Mrs Stocker pleaded truth as a defence but the Judge found that the parts proved did not meet “the sting of the postings that the claimant [Mr Stocker] was a dangerous man” and that the impression given by the postings was one that was a significant and distorting overstatement of what had occurred.

Court of Appeal

In the Court of Appeal judgment, given by Sharp LJ, it was made clear that the use of dictionaries does not form part of the process of determining the natural and ordinary meaning of words because what matters is the impression conveyed by the words to the ordinary reader when they are read. However, Sharp LJ found that in this case no harm was done by use of the dictionary definitions as they were used as a “check” and so the Judge’s reasoning, not dependant on dictionaries, was sound.

Supreme Court

Lord Kerr gave judgment in the Supreme Court, with whom Lord Reed, Lady Black, Lord Briggs and Lord Kitchin agreed. Lord Kerr’s judgment states that Mitting J confined the possible meanings of “he tried to strangle me” to two stark alternatives, either Mr Stocker tried to kill his wife or he had constricted her neck or throat painfully. Further, Mitting J had concluded that through the use of the word “tried”, the second meaning was precluded. Lord Kerr found that this approach produced an “obviously anomalous result” [para 16].

Of the Court of Appeal decision, it was said that Mitting J had suggested the dictionary definitions before having heard any arguments about the meanings and that contrary to Sharp LJ’s view, the Judge was not using them as a cross-check. The definitions were regarded as a comprehensive list of the possible meanings of the statement.

Lord Kerr went on to say that the meaning is to be determined according to how it would be understood by the ordinary reasonable reader. The meanings given by Mitting J had meant that ‘try’ must have meant to try and fail, which is not how the word is commonly used. The example given was saying “I tried to regain my breath”, which would not be taken to mean that you tried and failed to recovery respiratory function.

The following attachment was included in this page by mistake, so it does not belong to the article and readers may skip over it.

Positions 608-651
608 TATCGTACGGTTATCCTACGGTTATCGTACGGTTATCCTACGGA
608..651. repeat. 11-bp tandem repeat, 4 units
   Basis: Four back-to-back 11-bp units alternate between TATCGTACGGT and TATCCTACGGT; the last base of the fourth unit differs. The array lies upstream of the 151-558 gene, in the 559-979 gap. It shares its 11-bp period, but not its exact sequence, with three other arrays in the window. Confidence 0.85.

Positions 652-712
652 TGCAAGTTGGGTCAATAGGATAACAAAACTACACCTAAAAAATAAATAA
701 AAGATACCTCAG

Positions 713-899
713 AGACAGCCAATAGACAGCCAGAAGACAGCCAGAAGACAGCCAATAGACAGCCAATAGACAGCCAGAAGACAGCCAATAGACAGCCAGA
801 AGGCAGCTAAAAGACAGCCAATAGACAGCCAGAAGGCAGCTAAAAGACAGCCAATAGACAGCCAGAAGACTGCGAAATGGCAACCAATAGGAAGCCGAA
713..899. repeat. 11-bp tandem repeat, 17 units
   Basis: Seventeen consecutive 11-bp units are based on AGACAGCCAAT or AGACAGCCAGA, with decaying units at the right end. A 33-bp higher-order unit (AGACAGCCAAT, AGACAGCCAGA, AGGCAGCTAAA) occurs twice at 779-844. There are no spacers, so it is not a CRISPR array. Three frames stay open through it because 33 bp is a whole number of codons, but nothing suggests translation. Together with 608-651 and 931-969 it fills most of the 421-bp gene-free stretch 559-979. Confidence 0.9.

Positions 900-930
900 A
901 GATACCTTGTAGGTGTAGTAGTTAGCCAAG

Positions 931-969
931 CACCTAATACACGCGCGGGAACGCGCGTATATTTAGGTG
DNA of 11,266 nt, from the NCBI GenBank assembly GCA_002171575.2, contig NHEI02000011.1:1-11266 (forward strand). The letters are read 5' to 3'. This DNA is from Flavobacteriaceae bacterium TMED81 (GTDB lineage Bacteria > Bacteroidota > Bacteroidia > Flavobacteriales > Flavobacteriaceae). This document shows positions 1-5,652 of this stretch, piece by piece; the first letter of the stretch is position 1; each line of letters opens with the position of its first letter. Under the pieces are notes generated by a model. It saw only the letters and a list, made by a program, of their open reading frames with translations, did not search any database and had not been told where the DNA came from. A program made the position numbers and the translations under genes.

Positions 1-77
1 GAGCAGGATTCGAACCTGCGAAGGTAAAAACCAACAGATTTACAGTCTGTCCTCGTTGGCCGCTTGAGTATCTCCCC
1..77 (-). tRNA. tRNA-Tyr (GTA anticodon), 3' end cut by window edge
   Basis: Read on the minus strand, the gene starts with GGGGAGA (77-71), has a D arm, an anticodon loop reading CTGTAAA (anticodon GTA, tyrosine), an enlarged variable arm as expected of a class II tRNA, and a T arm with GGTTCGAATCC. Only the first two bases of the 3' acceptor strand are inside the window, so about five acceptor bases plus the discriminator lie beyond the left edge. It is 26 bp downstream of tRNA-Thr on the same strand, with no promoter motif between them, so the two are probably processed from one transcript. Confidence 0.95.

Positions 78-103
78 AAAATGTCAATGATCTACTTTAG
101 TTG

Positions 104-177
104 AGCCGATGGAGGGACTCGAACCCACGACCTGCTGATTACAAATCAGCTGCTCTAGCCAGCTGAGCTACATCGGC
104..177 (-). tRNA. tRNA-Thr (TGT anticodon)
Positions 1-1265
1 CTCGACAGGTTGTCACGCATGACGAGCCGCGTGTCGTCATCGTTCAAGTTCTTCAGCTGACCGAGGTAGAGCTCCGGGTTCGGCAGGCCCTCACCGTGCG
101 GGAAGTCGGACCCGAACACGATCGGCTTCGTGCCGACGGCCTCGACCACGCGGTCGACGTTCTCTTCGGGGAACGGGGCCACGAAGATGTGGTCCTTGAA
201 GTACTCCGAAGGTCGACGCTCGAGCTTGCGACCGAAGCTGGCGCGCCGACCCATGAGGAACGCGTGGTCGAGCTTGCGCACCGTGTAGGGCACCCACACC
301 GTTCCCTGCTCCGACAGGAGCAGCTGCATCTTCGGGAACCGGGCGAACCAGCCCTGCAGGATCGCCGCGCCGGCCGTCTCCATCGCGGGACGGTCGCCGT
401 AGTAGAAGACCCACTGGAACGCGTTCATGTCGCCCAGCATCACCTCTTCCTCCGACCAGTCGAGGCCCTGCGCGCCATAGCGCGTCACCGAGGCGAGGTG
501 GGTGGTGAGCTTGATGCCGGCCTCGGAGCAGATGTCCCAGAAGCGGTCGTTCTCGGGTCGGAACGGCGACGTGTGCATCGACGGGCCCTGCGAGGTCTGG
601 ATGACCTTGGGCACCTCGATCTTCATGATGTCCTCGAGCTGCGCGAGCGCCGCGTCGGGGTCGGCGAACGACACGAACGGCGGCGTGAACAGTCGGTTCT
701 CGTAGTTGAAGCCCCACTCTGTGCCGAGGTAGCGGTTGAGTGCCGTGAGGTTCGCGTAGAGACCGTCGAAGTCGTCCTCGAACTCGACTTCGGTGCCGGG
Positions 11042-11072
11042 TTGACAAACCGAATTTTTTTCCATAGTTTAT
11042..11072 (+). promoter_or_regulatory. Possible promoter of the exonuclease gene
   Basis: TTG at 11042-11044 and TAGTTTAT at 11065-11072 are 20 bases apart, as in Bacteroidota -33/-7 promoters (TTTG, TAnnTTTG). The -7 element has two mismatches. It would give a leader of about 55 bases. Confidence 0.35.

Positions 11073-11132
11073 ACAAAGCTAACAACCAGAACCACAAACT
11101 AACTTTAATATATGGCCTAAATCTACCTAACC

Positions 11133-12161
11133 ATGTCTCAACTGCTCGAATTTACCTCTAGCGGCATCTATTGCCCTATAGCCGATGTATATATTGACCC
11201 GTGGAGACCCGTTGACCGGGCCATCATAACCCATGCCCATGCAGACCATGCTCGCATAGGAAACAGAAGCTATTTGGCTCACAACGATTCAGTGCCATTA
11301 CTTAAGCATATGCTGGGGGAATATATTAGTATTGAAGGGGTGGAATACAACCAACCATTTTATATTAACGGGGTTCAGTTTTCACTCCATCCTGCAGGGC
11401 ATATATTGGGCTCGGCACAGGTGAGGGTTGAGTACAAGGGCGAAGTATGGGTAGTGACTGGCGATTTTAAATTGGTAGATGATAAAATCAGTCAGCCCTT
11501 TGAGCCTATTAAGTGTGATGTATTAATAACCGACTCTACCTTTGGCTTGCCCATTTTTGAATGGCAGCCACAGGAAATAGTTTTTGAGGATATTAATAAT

The case of Jeynes and Rufus v Elliot were considered with the touchstone remaining as “what would the ordinary reasonable reader consider the words to mean” [para 37]. The context in which the statement was made was highlighted as important; the Judge who needed to interpret the meaning of a Facebook post or a Tweet needs to keep in mind the way such posts or tweets are made and read. Various case law was cited with social media being seen as a conversational medium where it would be wrong to engage in elaborate analysis. People scroll through Facebook or Twitter quickly; they do not ponder on the meaning of a statement.

The Supreme Court concluded that Mitting J fell into legal error by relying on the dictionary definitions of the verb “strangle” meaning he did not explore how the ordinary reader would have understood the post. Anyone reading the post would not have spilt it down in the way Mitting J did and due to the error of law, the decision of meaning made by Mitting J could not stand. It then fell to the Supreme Court to interpret the meaning with it being found that the post would be interpreted as meaning that Mr Stocker grasped his wife by the throat and applied force to her neck, rather than he tried to kill her. If Mr Stocker had tried to kill Mrs Stocker, why would she not have simply said “he tried to kill me”?

The Court then turned their attention to Mrs Stocker’s defence and Section 5 of the Defamation Act 1952 (now replaced by Section 2(3) of the Defamation Act 2013 but the Facebook comments having been made in 2012). It was beyond dispute that Mr Stocker grasped his wife’s throat so tightly that red marks were visible by police officers 2 hours after. Further, it was not disputed that he breached the non-molestation order and neither was it denied that he did had made threats. Mitting J had applied meaning to the statement that Mr Stocker was arrested on numerous occasions, in the context of the other statements, as representing Mr Stocker as a danger to any women with which he might live; the Supreme Court did not agree with this additional dimension.

It was found that Mrs Stocker’s defence of justification should not fail by reason that the truth of every charge was not proved, having regard to the truth of what had been proved and so Mrs Stocker’s appeal was allowed with the costs of all hearings to be borne by Mr Stocker (subject to submissions of Counsel).


The case highlights the importance of being careful about what you write on social media as once the comment is out there; action could be taken. Mrs Stocker’s case succeeded as she could justify her comments due to the truth of some of them, however, if that was not the case her defence would have failed.

Defamation cases look at the meaning that would be given to statements by the “ordinary reasonable reader” and that should be borne in mind; as something that means one thing to you, may not have the same meaning generally. Whilst you may not wish to pick your posts apart to the level of detail above – it would be wise to be cautious and mindful of what you are posting before you post!